The Lion, The Witch and The Wardrobe
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Whether it was the book or movie, C.S. Lewis’ The Lion, The Witch and the Wardrobe has had a significant impact on the lives of multiple generations of British children. It is an incredibly well-known story and an important piece of British culture. That being said, Michael Fentiman’s production is a recognisable retelling of the classic, if a somewhat warped interpretation, which utilises theatre tech to the fullest extent in an attempt to bring to life the magic of Narnia.

Lacklustre

Opening with a full-cast rendition of We’ll Meet Again to contexutalise the evacuation of children during the Blitz, the Pevensie siblings - Peter (Ammar Duffus), Susan (Robyn Sinclair), Edmund (Shaka Kalokoh) and Lucy (Delainey Hayles) – are sent to live with the eccentric Professor Kirk (Johnson Willis). There they discover a wardrobe that takes them to the magical land of Narnia that is under the spell of the White Witch (Samantha Womack) making it always winter but never Christmas.

The show’s undoing is in its pacing in that it is incredibly unbalanced; the action and delivery occur too quickly and moments of gravity and tension are not given the time that is required for them to make any sort of impact. The production's only saving grace is Dan Canhum’s movement segments, for example when Lucy first goes through the wardrobe, Edmund’s Turkish Delight hallucination and the Stone Table (which despite its importance is incredibly rushed) – but the emphasis is still on the wrong parts of the story, and too much time is wasted unnecessarily and frivolously over the course of the show.

The changes made to the story and characters do not do this work any sort of service where the proper care and time has not been taken to adapt C.S. Lewis’ work properly. This production utilises every theatre technique under the sun - from puppetry to art-muso – which does create a few visually beautiful and stunning moments – but despite this fact, it still remains underwhelming. The biggest culprit of this is Rae Smith’s relatively cold and bare stage design which literally forces us to fill in the blanks ourselves. The emptiness and darkness of the stage makes it hard to find any magic or grandeur in this show.

There is something extremely grating about casting adults to play children. Lines that we would attribute to a combination of childishness and innocence come off as whiny and spoiled and themes about children being forced to fight in a war and growing up are lost, much to the detriment of this production. Despite this fact, out of the four Pevensies, Hayles is probably the most endearing, despite the unnecessary changes to the character of Lucy Pevensie, which border on character assassination. Womack does not suit the role of the White Witch at all. The White Witch may be cold, she may be expressionless, but there is no variation to Womack’s performance, no subtleties that would suggest that this is a character to fear. In fact, Womack is the least imposing and impressive presence onstage. An incredible disappointment.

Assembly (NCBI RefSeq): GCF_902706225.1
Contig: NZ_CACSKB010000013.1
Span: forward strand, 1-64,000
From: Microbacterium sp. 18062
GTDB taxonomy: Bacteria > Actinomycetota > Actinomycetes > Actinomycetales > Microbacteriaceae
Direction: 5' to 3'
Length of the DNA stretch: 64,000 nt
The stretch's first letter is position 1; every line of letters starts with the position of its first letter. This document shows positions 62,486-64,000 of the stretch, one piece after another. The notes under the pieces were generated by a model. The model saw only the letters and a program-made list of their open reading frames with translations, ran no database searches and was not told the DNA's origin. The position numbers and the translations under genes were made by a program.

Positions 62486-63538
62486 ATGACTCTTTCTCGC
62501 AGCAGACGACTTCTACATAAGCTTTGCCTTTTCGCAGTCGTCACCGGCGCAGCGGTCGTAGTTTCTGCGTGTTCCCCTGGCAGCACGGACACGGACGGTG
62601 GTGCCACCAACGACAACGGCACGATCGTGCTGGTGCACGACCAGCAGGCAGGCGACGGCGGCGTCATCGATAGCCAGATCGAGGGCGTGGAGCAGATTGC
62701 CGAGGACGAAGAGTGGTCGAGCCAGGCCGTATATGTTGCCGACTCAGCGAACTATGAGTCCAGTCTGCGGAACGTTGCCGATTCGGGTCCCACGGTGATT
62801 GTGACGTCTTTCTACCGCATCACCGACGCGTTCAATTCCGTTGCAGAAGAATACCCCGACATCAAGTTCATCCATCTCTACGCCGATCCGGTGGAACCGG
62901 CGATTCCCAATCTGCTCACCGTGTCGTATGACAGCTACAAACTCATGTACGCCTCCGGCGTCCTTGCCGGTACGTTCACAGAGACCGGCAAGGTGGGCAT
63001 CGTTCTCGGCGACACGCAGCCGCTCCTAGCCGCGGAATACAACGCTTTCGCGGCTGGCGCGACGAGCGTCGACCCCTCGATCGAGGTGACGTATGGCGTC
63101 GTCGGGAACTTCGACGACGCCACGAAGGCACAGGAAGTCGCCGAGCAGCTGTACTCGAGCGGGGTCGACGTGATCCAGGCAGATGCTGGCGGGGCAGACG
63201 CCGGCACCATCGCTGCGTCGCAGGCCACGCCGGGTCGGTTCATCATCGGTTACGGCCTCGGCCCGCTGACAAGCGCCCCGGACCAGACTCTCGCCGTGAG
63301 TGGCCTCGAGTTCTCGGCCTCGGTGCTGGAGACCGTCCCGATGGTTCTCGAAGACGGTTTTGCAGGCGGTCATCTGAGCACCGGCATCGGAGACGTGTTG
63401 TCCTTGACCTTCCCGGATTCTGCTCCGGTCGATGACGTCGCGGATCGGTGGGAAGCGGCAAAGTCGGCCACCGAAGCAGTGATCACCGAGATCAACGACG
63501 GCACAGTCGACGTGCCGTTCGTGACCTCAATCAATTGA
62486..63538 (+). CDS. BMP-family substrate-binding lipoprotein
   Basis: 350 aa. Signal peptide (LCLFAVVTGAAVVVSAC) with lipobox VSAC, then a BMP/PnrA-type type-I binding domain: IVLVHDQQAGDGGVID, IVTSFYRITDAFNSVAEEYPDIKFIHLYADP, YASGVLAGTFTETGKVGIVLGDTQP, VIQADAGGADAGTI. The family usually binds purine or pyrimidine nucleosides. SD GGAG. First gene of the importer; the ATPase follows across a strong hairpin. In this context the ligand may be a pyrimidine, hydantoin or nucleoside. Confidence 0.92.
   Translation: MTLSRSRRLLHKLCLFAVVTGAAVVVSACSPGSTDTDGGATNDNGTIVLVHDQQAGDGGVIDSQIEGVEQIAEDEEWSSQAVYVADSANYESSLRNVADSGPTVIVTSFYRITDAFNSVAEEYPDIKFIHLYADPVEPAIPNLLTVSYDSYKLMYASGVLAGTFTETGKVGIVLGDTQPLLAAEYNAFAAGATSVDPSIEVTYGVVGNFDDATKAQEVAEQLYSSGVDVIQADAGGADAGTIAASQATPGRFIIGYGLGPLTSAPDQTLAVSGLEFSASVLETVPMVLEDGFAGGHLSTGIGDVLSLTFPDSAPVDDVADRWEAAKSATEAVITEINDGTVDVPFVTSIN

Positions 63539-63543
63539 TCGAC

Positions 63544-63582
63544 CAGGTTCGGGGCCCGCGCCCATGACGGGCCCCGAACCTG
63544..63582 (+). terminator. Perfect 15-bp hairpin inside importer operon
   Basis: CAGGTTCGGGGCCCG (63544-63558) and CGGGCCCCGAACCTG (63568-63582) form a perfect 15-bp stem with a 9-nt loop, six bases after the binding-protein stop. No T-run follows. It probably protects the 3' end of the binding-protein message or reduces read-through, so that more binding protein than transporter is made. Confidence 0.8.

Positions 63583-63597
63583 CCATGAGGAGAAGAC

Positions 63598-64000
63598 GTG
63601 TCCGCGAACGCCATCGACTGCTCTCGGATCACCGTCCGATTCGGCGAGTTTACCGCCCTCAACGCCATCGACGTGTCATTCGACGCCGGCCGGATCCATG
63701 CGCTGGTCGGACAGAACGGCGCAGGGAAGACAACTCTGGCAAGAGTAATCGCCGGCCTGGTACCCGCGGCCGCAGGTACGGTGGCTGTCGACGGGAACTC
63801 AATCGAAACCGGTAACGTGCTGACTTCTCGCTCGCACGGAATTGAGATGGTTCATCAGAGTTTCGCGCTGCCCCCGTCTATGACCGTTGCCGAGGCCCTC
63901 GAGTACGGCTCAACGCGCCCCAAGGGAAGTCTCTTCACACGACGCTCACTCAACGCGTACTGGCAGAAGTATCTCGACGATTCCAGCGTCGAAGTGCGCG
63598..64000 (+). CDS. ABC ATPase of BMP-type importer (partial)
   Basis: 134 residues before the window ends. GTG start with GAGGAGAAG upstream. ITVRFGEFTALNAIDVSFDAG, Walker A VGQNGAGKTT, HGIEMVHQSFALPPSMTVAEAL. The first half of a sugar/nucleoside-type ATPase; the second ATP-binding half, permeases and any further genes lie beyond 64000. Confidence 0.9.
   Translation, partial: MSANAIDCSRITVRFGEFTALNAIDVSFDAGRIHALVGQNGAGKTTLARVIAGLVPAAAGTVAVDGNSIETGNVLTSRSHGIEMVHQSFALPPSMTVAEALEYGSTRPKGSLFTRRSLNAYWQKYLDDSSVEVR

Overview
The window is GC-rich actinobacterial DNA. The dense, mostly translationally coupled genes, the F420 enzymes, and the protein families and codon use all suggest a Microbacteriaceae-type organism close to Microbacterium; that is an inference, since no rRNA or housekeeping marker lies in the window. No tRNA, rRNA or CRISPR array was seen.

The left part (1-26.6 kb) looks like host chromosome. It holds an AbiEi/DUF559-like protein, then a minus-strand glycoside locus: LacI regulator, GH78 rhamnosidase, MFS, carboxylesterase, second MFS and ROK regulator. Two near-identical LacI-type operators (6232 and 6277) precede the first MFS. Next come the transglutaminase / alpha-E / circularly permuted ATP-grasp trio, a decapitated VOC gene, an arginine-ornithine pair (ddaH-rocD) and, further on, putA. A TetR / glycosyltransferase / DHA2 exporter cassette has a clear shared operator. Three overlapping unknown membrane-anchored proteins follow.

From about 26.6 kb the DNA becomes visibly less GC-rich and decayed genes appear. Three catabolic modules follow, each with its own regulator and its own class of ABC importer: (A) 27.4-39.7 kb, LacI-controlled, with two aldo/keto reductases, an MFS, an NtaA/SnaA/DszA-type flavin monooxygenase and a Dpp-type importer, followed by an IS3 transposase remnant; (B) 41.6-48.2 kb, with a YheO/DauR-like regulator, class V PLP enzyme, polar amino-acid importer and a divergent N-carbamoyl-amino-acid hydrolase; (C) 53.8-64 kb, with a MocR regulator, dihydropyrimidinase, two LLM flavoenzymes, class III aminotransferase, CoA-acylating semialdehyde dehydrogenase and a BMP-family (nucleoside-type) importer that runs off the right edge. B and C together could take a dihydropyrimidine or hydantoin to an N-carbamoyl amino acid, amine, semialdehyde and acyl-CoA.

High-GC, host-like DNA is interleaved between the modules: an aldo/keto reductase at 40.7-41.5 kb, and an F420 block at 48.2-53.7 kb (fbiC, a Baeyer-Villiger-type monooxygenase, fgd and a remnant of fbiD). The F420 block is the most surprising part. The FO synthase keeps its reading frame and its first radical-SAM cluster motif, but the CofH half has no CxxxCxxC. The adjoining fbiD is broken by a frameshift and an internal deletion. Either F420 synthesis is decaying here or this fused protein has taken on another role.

Theatre is meant to transport us to another world, another reality. It is also the main point of The Lion, The Witch and the Wardrobe, which notably falters before this bare minimum. This production is incredibly lackluster and empty compared to our own expectations and hopes for anything set in Narnia. A poor adaptation, all we can do is hope that it does not harm Lewis' legacy too much.

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Reviews by Katerina Partolina Schwartz

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The Blurb

A major new production of CS Lewis’ classic tale comes to the West End this summer.

 

Step through the wardrobe into the magical kingdom of Narnia for the most mystical of adventures in a faraway land. Join Lucy, Edmund, Susan and Peter as they wave goodbye to wartime Britain and say hello to a talking Faun, an unforgettable Lion and the coldest, cruellest White Witch. 

 

Voted the nations favourite novel, The Lion, the Witch and the Wardrobe now comes to the stage starring Samantha Womack as the White Witch and is guaranteed to delight audiences of all ages.

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